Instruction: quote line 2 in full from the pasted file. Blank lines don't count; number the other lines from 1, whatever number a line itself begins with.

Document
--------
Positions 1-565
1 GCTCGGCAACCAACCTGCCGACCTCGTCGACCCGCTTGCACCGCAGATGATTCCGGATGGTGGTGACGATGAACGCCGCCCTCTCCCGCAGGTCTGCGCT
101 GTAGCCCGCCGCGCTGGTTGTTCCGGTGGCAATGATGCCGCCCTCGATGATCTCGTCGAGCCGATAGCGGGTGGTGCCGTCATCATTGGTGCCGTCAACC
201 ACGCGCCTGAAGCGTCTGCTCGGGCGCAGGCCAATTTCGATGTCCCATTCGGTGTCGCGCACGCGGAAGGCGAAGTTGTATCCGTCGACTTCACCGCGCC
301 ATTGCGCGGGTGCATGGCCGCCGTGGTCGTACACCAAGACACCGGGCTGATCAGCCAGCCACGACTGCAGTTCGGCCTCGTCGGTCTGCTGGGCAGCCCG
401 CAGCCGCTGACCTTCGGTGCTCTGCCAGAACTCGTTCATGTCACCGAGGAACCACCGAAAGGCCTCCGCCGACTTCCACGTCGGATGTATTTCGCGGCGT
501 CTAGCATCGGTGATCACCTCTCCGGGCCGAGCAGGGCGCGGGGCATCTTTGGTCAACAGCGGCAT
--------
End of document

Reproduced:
1 GCTCGGCAACCAACCTGCCGACCTCGTCGACCCGCTTGCACCGCAGATGATTCCGGATGGTGGTGACGATGAACGCCGCCCTCTCCCGCAGGTCTGCGCT